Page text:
The Market Basket Measure provides a clearer picture of the income levels of people who receive part or all of their income from employment, but who still meet definitions of poverty. (This group is sometimes called the “working poor,” but this reflects a destructively narrow view of “work” considering the extent and value of women’s — and many men’s — unpaid work at home and in their communities.) Market Basket Measure takes into account expenses such as income and payroll taxes, mandatory deductions on income, costs for child care, and non-insured prescribed medications, devices and supports, and other health aids. The potential effect of increased minimum wages is more evident when we use Market Basket Measures.
It is true that a large number of jobs on Prince Edward Island, and particularly in rural Prince Edward Island, continue to be seasonal, and wage replacement under Employment Insurance is well below livable income. However, the Market Basket Measure demonstrates that wage levels matter: the depth and persistence of poverty are consistently, significantly less for families in which the main earner received pay for 910 or more hours during the year. For women, it is especially significant that maternity and parental benefits for new parents are delivered through the Employment Insurance system and low wage replacement levels mean many new parents are unable to afford to stay home with their new child.
It is also evident from MBM assessments that lack of public investment in child care, housing, and public transit, and similar social supports creates strong pressure for increased wages.
According to HRSDC’s analysis of poverty levels over 2000 to 2004, “The share of low income children and adults living in families whose main income recipient worked for pay at least 910 hours [in a year] is significantly higher using the MBM than using the LICO-IAT because child care spending and other work-related expenses are deducted from gross family income before comparing it to the low income thresholds.” Increases to the minimum wage will help alleviate the depth and persistence of poverty for many families, but would be more effective in combination with supports such as child care, transit, and parental leaves that enable workers, especially women, to participate in the labourforce. (See Human Resources and Social Development Canada’s Report on Low Income in Canada: 2000–2004 Using the Market Basket Measure. Available: http://www.hrsdc.gc.ca/en/publications_resources/research/categories/inclusion/2007/sp_682_10_07_e/page03.shtml)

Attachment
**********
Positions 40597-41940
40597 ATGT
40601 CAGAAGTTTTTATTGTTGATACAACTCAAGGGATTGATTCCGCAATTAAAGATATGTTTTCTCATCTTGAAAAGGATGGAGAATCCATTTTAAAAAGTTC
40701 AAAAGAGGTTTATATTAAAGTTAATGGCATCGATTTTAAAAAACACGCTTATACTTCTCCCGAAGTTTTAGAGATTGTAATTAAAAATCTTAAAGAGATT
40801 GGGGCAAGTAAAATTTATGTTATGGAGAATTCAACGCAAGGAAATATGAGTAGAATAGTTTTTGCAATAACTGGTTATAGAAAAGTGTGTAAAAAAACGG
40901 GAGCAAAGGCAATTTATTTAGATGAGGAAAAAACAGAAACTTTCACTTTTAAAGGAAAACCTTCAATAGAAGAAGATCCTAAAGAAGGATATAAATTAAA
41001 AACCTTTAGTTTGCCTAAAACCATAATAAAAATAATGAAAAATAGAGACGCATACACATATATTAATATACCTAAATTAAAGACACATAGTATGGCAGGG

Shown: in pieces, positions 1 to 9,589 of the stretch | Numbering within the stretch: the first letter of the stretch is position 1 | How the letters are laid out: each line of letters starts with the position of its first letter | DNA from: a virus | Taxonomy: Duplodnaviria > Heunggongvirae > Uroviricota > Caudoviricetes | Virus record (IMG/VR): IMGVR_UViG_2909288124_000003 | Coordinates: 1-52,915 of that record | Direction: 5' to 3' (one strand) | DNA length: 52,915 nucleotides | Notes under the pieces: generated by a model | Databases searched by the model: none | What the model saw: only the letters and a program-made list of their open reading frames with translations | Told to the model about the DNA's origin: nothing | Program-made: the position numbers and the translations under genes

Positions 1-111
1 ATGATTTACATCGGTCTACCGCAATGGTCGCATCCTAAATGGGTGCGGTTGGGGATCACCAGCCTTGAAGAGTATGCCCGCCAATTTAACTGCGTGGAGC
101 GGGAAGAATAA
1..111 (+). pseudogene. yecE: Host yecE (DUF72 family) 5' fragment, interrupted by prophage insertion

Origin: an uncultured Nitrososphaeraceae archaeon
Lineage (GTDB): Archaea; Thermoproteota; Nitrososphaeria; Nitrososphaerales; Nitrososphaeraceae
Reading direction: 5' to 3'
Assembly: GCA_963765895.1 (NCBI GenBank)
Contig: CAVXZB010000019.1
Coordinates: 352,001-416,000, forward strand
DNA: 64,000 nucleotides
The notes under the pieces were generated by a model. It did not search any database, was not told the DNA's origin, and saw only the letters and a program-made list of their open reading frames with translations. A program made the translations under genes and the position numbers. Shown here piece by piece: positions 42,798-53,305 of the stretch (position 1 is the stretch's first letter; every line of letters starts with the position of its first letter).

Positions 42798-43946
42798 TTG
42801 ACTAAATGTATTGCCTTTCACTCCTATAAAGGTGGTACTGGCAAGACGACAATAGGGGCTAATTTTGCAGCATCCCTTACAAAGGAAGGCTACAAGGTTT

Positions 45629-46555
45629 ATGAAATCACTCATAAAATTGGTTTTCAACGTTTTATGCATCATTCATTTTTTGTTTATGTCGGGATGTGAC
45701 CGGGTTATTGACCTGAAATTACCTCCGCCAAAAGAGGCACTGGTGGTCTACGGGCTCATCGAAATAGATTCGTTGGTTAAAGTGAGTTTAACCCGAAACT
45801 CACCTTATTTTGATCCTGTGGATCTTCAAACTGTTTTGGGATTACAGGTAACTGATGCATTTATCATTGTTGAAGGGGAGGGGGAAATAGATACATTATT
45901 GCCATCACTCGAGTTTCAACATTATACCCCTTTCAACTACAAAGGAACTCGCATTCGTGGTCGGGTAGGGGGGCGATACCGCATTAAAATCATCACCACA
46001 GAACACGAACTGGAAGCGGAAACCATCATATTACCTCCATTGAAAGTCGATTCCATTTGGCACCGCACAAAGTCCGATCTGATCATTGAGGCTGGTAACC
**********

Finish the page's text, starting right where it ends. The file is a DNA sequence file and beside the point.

The final reason to consider the Market Basket Measure rather than LICO is to help connect the benefits of higher wages with the benefits to local businesses. We know that paying higher wages is a significant challenge to many employers who are barely able to make a livable income for themselves and their families. However, we also know that low-income earners spend a much larger percentage of their earnings, often on local goods and services. Increased wages to low-income workers are clearly a short-term challenge for employers; however, they have a significant long-term benefit for businesses when the increased wages begin to circulate in the economy. We would argue that a poverty measure that considers capacity for consumption is a better basis for setting minimum wage levels party because it makes a clearer link between income and spending, and this is important to many Island employers.
In Calgary, the Living Wage Action Group conducted economic and policy analyses of (mostly municipal) living wage campaigns in the United States and cited concluded that cost increases for living wages and benefits came to less than one percent of businesses’ total spending to produce goods and services, and benefits included less labour turnover, better quality of work, better co-operation with management, more flexibility in the operation of the business, and higher overall morale. The community saw benefits including increased spending at local businesses, higher rates of home ownership, greater investment in education and small business, leading to more robust housing and small-business markets in low income neighbourhoods.
Education for employers about their responsibilities to workers for fair workplace practices could be accompanied by education on potential benefits of higher minimum wage. Transitional supports for local businesses might also be necessary, since there are currently few supports to assist local businesses to compensate for short-term hardships between the time that they increase wages to workers and begin to see increased general spending from these wage increases.
It is for these reasons that we support
- a minimum wage increased incrementally to an hourly rate that would raise full-time, full-year workers above a poverty level;
- indexing the minimum wage to cost of living after it has reached the appointed amount;
- consideration of the differential effects of low income on women as compared to men;
- use of methodology similar to that used by your counterparts on the Nova Scotia Minimum Wage Review Committee;
- use of the Market Basket Measure rather than LICO as a tool to assess basic levels of local poverty in urban and rural Prince Edward Island;
- a shift in thinking away from “minimum wage” to the concept of livable income, as part of comprehensive public policy priority-setting.
In conclusion, it should be noted that we are still waiting for legislative updates to the Employment Standards Act for Prince Edward Island to set better and more equitable terms to guide relationships between employers and employees. We have previously made submissions on this Act and have publicly stated our support for the changes recommended by the Employment Standards Review Committee. We believe that a change to the Minimum Wage Order is only part of a wider context in understanding work, workers, and labour relations and supporting good practices and excellence in the workforce on Prince Edward Island.